I’ve grown up reading Tom Clancy and probably most of you have at least seen Red October, so this book caught my eye when browsing used books for a recent trip. It’s a fairly human look at what’s involved in sailing on a Trident missile submarine…
Recently I had a need to build a Power BI report for a client. This client has a multi-tenant database and their own custom web app. They want to show each client their data without showing any other clients’ data. They also don’t want to require their customers have a Power BI license. Easy enough, just use Power BI Embedded with the App Owns Data model and set up Roles (row-level security) in the Power BI Desktop file, should take less than five minutes to set up. Well, we all know it took longer than five minutes or this blog post wouldn’t exist.
There are some great tutorials from Microsoft out there, they even provide a sample app on Github that you can download if you are not a web developer (I am so NOT a web developer!) to help you get started. There are some great blog posts about it too, one from Reza Rad and one from Kasper de Jonge. So why I am writing yet another blog post about it? Because the devil is in the details, and I completely missed the details which means someone else must have as well.
I don’t want to repeat what others have already written, so go ahead, go read their posts, it’s okay I’ll wait here.
Now that you familiar with Row Level Security in Power BI, how do you make it work when you want to pass in your customer’s identifier because your customers don’t have Power BI accounts? It seems like the only way to make dynamic row level security is to use the Username() DAX function? But wait, doesn’t that require the user to have a Power BI account? Sigh, it seems we are going in circles.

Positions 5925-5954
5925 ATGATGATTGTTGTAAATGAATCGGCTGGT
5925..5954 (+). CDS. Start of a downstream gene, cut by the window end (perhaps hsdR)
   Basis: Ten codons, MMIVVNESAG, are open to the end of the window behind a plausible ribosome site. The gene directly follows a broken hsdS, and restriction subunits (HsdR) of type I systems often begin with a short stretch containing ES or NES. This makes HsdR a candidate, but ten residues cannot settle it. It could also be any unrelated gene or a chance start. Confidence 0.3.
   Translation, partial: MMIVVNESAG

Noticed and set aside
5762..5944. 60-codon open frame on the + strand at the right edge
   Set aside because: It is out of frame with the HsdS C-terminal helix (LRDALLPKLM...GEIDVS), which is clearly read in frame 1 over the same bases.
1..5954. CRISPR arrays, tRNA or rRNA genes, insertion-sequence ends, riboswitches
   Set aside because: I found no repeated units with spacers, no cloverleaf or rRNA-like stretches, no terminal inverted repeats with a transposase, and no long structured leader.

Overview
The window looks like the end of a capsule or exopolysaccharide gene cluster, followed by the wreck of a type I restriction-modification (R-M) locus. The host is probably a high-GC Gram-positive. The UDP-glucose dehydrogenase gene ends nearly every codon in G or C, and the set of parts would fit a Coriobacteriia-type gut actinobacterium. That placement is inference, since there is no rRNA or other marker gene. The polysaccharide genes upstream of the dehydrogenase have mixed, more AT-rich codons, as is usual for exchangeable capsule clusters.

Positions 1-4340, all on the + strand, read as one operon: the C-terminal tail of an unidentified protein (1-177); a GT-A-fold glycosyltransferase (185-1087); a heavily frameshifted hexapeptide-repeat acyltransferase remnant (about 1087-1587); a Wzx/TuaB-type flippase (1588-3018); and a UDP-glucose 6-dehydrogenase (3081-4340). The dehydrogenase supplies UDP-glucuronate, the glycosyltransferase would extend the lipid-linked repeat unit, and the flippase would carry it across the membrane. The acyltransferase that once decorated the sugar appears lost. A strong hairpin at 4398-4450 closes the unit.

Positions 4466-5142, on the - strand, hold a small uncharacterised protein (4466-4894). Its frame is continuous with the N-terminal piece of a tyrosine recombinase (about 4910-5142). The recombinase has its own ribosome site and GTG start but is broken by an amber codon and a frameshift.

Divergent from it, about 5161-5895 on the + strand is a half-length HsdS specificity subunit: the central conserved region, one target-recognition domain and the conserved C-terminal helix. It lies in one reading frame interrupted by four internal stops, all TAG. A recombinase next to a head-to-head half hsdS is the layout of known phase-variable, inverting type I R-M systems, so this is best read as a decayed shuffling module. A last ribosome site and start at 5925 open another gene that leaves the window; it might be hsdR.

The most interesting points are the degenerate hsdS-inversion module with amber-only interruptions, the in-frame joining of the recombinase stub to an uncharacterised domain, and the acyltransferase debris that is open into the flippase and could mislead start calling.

The one thing these articles don’t talk about is that when you are using Power BI Embedded, you can pass in whatever you like for the EffectiveIdentity via the Power BI API and it will “overwrite” the Username() function. What?! That’s right, it will completely ignore the Username() function and use whatever you give it. WooHoo!
Let’s see an example, so it’s crystal clear. I have a small sample of data that has some sales.
Let’s say I want to limit the view of the data by Region. Here are my available regions.
I would need to create a role based on Region that looks like this
Notice that I am using the Username() Dax function for Region. I know, I know, my customers aren’t Power BI users, so this makes no sense, why would I use this? Like I said earlier, the value that you pass via the Web API as the EffectiveIdentity will overwrite the Username() function.
Now that I have my Roles set in my Power BI Desktop file, I can publish my file to the Power BI service. All that’s left to do is to add members to my role. Now when using Power BI Embedded in this scenario, you only need to add one account to the role that was just created. Just keep in mind that this account must be have a Power BI Pro license.
Navigate to the Security for the dataset.
Add your user to the role
It should look like this now
Now, let’s look at the sample web app and how this will work. In the homecontroller.cs there is a call to EmbedReport which contains the creation of the EffectiveIdentity, this is where the magic happens.
Let’s take a look at how this works from the front end. Here’s my report with no security.
Now I just click the checkbox View as a different user, enter my values then click Reload.
Presto change-o, the data is filtered for just the Midwest Region. But wait, Midwest isn’t a Power BI user, so how does that work? Again, the EffectiveIdentity overwrites the Username() function and applies whatever you have entered. It’s magic, I’m telling you.
One thing that tripped me up was that I wanted to filter by RegionID, not region name. When we work with data, we want to be as precise as possible so we typically use a primary key (or other unique identifier) to filter our data. However I have discovered through trial and error that you cannot pass a number, you have to pass character data in order for the filter to work. This means for your data you may need to ensure that there is some unique character data field to identify your customers other than a numeric ID field.
I hope this was helpful.
I was asked an interesting question via Twitter by Dave Ruijter about converting data to string so you could essentially still use the numeric ID field.
Instead I added a computed column to my dataset that uses the FORMAT() function to convert the existing numeric ID field to a string.
Then I based my role on that column, still using the Username() function.
Now I can filter based on the ID field, WooHoo!
Thanks Dave Ruijter for making me think about this a little bit more.